Shopping in Seville swaps faceless department stores for locally run boutiques with the flavour and character of Andalusia. After four years living in the city, I still found places to surprise me. So if you're looking to buy authentic Seville souvenirs, this guide will show you how and where to go.
Recommended reading: what to see and do in Seville
From sweet tasting biscuits to cracking ceramics
While you can find all the main chains in the city of Seville, it’s the smaller shops and national institutions that make shopping here a real treat. That, of course, and the flotilla of frilly spotted aprons, pink tights and sparkly matador jackets that crowd around the central tourist area. They're just for fun. The rest is the real deal.
Recommended reading: where to stay in Seville
Don’t dismiss the folding fans when it comes to beating the heat; Seville is Europe's hottest city after all.
Embrace the frivolity by heading into Padilla Crespo a la Ancha where you can pick up all manner of tourist paraphernalia plus a few odds and ends that can actually turn out to be helpful.
The area of Triana is famous for many things, from nightlife to the Spanish Inquisition, but it’s also the home of the celebrated ceramic workshops whose products decorate most of the Iberian Peninsula.
Cerámica El Altozano offers a good selection of products – from decorative plates to piggy banks to everyday utensils.
Keep an eye out for the crumbly, biscuit-like mantecado treats. They’re very low in fat and extremely good for you. Sort of. Well, they taste good, anyway.
To satisfy your tastebuds on the spot, try any one of the delicacies sold at the Confiteria Heladeria San Pablo.
Every now and then, you may catch a glance or two of a shop selling wizard hats. Except, the hat continues down to cover the face with two slits for eyes resulting in an image that looks horribly similar to the Ku Klux Klan.
Well, not to worry, you haven’t stumbled across a corner of racial hatred deep in southern Spain. These are the traditional costumes worn during religious processions – and the Spanish invented them first.
Each year during Holy Week, which runs up to Easter Sunday, the streets of Seville are filled with people wearing these pointed hats with long, flowing robes. It’s part of Semana Santa and each church, or brotherhood, wears a slightly different style.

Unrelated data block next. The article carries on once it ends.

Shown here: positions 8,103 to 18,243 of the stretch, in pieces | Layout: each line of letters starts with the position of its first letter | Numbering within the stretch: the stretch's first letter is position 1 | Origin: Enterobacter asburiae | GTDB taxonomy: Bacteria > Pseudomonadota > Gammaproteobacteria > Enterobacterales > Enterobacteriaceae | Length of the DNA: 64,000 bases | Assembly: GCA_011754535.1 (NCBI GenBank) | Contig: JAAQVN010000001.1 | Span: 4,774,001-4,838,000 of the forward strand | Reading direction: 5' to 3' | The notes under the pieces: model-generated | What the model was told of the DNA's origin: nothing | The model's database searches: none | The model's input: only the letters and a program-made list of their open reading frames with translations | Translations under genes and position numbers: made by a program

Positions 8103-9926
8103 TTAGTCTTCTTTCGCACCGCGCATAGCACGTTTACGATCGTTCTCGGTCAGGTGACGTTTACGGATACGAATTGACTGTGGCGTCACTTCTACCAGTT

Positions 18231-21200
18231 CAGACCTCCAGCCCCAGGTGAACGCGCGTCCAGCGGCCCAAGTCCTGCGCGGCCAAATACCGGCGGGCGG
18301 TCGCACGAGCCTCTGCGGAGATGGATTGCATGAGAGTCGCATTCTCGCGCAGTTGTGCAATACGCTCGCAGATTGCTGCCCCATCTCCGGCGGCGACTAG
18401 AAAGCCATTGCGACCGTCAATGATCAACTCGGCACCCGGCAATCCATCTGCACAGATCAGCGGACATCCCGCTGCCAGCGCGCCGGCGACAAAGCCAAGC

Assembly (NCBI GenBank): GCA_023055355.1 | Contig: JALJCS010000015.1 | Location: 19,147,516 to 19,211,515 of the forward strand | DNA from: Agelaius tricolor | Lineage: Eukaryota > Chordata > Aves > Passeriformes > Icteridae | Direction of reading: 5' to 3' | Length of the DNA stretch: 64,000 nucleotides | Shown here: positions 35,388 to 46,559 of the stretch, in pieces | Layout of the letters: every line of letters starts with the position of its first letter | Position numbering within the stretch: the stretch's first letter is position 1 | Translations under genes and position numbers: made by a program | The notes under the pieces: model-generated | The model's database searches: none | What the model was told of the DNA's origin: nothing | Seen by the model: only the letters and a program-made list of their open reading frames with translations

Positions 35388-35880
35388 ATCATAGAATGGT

Processions are slow and sombre, yet in traditional Andalusian fashion, the streets around them come alive with candy floss, beer and people having a good time.
Expect to see children carrying candles taller than themselves, immaculate women wearing lace black veils and boys as young as six beneath the full robes and hat of their chosen brotherhood.
Some processions last for more than 24 hours and the Metro stays open all night to match. Pick up a brochure from any self-respecting corner shop for a timetable and costume decoder.
Outfits are available all year round from specially designated shops.
For a truly healthy selection of food and a glimpse into how locals shop, cross the Puente Isabel II bridge from the centre of town to reach the Triana Market.
Head there in the morning to see fresh seafood, baskets of spices and curly-shaped squashes heaped up on separate stalls. It’s not for the squeamish, though. Be prepared to see bulls’ heads pinned to the walls and bulls’ tongues sliced up for sale.
If it’s gentrified shopping you’re looking for, visit any one of El Corte Inglés branches across the city. This department store has become a national treasure across Spain, stocking electrical goods, clothes, books, music and photographic equipment. Think of it as Spain’s answer to Marks & Spencer.
For a more alternative, edgy shopping experience, browse the multicolour leather goods sold by Ginza near Plaza Alameda. From rainbow coloured shoes to black Metallica babygrows, Ginza stocks a range of products that know how to make you smile.
While Julián López excels in selling reams and reams of fabric to the fashionable folk of Seville, its greatest draw is its extraordinary building and the way in which it has reinvented itself.
Bare brick, mirrors, arches and a high ceiling create a striking atmosphere. It’s worth a visit for that alone, even if all the haberdashery you’ve ever done involved sewing a button onto a shirt many, many years ago.
Flamenco may not involve the spotted dresses that tourists imagine but the sounds and the passion of flamenco still touch modern life in Andalusia. Popular local musicians Chambao bring the fresh sound of 21st century flamenco to your home with this CD, as well as showcasing other exciting artists in this genre.
Bring some fun into your kitchen with one of these frilly, spotted sevillana aprons. Although locals don’t tend to wear them, they do wear tailor-made dresses from the same kind of fabric each year for the week long Feria celebration on the outskirts of town. With shoes to match.
On the Triana side of the Guadalquivir River lie some of the world’s most renowned ceramic houses and collections of azulejos tiles. Almost every street in Seville and half the houses inside use these coloured, glazed tiles and their craftsmanship is as much in demand now as it was hundreds of years ago when the workshops first started trading.
Beat the heat with one of these handy folding fans. Sheer black lace gives them a particularly local flourish but any pattern will do once the temperature rises.
These round flat treats bring a smile to your lips and a bulge to your waistline. Made from far too much olive oil for you to want to know about, their sweet and spicy taste makes them an ideal companion for the journey back home.
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